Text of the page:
Strep throat is a bacterial infection in the throat that causes the area to become sore and inflamed. Symptoms of strep throat include quick onset throat pain, painful swallowing, tonsils that are red and swollen, white patches in the throat, small red spots on the throat or the back of the hard palate, swollen lymph nodes in the neck, headache, fever, rash, nausea, vomiting, and body aches. Diagnosis of strep throat is made with the use of physical examination, rapid antigen test, and throat culture. An individual with strep throat may be treated with antibiotic medications to kill the causative bacteria along with other medications to relieve symptoms. These medications include ibuprofen, acetylsalicylic acid, and acetaminophen.
Group A Streptococcus
An individual gets strep throat when they contract a certain bacterial infection in their tonsils and throat. This infection is due to the colonization of a type of bacteria referred to as group A streptococcus. Group A streptococcus can also cause an individual to develop other infections such as cellulitis, impetigo, toxic shock syndrome, and necrotizing fasciitis. Group A streptococcus bacteria that cause strep throat have an incubation period of between two and five days.
An individual can pick up this type of bacteria from another individual who is infected or a carrier. Group A streptococcus bacteria is spread from one individual to another through close physical contact. Microscopic droplets of saliva are expelled into the air for another person to breathe or come in contact with when an infected individual sneezes or coughs. Strep throat can develop in an individual who shares utensils and drinking containers with another person who has strep throat.
Age Of Individual
Strep throat is an infection that is more likely to occur in individuals who are a part of certain age groups than it is in others. Strep throat is a rare occurrence in individuals younger than three years old and can cause serious complications when it develops during infancy and toddler years. Strep throat infections are most prevalent among individuals between five and fifteen years old.
This increased prevalence of strep throat in school-aged children is most likely the result of less immunity and multiple exposures to the group A streptococcus bacteria from crowded institutions. Children who attend school, summer camps, and daycare are more likely to contract strep throat infections than children who do not frequent such facilities. Newborn babies are much less likely than those in other age groups to develop strep throat because they have acquired immunity and antibodies transferred through the placenta from their mother.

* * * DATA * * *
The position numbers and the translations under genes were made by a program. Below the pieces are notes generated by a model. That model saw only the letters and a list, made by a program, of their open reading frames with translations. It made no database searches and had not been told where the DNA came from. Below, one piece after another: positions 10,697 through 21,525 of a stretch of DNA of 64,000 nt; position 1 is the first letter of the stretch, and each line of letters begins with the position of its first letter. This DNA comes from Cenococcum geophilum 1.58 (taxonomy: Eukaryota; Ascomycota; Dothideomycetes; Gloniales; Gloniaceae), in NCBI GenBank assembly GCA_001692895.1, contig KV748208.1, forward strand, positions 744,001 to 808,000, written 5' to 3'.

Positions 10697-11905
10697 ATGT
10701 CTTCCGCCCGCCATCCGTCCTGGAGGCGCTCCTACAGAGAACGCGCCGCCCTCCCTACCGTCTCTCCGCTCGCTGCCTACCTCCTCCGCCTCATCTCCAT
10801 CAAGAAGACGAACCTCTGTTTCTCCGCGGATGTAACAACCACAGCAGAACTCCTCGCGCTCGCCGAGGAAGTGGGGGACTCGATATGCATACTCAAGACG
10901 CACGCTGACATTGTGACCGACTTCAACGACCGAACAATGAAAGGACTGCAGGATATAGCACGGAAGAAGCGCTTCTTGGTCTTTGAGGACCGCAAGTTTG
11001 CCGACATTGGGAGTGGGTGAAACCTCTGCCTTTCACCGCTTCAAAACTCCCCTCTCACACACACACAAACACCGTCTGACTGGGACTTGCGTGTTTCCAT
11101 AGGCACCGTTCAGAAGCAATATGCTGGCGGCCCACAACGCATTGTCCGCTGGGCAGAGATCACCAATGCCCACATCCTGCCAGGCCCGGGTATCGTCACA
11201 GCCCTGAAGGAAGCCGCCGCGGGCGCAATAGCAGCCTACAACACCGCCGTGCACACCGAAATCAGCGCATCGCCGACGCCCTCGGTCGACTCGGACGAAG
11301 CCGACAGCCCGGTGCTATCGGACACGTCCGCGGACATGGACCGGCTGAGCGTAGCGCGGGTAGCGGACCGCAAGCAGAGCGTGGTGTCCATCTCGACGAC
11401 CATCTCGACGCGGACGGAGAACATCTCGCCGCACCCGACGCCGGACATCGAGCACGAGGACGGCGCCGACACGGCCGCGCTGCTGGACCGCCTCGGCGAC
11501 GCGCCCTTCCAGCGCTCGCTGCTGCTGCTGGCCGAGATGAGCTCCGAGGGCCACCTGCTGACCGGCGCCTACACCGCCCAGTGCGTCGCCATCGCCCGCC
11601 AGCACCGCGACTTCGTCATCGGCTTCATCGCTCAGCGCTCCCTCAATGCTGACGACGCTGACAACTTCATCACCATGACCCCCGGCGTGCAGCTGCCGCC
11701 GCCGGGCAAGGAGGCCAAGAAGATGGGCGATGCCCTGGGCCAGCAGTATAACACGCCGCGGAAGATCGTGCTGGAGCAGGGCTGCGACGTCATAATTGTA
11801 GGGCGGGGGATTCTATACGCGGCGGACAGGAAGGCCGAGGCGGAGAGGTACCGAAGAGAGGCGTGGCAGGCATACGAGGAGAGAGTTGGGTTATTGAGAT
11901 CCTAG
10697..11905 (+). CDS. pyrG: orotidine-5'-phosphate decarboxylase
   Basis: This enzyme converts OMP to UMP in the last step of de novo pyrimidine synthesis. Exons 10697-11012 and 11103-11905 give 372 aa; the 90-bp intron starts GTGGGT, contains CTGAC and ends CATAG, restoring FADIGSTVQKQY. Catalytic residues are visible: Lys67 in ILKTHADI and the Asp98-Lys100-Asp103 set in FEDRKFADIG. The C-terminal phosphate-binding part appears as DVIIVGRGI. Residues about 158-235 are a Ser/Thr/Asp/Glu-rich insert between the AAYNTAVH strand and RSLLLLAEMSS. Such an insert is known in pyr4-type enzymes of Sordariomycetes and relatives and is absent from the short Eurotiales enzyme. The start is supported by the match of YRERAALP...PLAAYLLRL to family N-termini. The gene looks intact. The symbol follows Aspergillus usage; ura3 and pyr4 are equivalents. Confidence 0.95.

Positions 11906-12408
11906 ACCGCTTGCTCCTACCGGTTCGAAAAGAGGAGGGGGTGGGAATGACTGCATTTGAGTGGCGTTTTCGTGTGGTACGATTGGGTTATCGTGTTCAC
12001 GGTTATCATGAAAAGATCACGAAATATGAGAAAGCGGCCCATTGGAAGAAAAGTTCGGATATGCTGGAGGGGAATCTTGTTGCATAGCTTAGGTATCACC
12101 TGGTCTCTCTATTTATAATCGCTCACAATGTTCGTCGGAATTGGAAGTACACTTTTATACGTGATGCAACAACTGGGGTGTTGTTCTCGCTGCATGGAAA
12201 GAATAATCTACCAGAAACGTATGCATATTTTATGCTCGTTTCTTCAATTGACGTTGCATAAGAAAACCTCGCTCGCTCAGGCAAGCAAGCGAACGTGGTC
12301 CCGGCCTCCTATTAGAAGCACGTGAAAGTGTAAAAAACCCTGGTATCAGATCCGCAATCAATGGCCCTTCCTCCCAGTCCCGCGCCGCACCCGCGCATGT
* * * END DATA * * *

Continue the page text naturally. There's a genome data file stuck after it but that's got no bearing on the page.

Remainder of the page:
Time Of Year
The changes in weather that occur during certain times of the year can contribute to the increased prevalence of strep throat infections in individuals of the general population. While strep throat infections can occur at any time during the year, they occur most commonly in the months of early spring, late fall, and winter. It is thought that this increase in prevalence occurs because children return to school in the fall, and stay in attendance through late spring. Another contributing factor related to the time of year is the amount of sleep school-aged children get during the school year.
Fewer hours of sleep overall causes the body to have less immunity against pathogens like group A streptococcus bacteria than it would otherwise. An additional consideration when it comes to the higher prevalence of strep throat during these times of the year is the fact strep throat can occur concurrently with other viral respiratory infections. An individual who has a common cold and strep throat simultaneously is more likely to be coughing and sneezing, expelling droplets of contaminated saliva into the air.
Infection Can Spread
An individual who develops a strep throat infection that is not treated promptly or correctly is at an increased risk of having complications like the infection spreading to other parts of their body. The strep throat infection can spread to the middle ear and produce otitis media, a middle ear infection. Group A streptococcus bacteria can spread into the central nervous system and cause the spinal canal lining and brain lining to become infected, an infection known as meningitis. Strep throat patients may develop pneumonia or an infection in their lungs as a complication of their illness.
A patient can develop a retro-pharyngeal abscess, an abscess around the tonsils, and a peritonsillar abscess, an abscess behind their throat, when their strep throat infection spreads. It is uncommon for an individual to develop another infection in the body due to the spread of strep throat when they are treated appropriately with antibiotics.
Rheumatic fever is a serious disease with adverse effects on the skin, heart, joints, and brain. Rheumatic fever is a complication that occurs as a result of untreated scarlet fever and strep throat. This condition develops in an individual who has untreated strep throat because group A streptococcus bacteria remain in the tonsils and continuously trigger responses by the immune system. This continuous stimulation of the immune system causes it to become hyperactive and behave abnormally.
An abnormal immune response causes the immune system to attack other healthy tissues in the individual's body inappropriately. Symptoms of rheumatic fever that develop as a complication of strep throat include fever, tender joints, swollen joints, painless bumps underneath the skin, heart murmur, fatigue, painless rash with a ragged edge, involuntary body movements, and outbursts of abnormal or unusual behavior.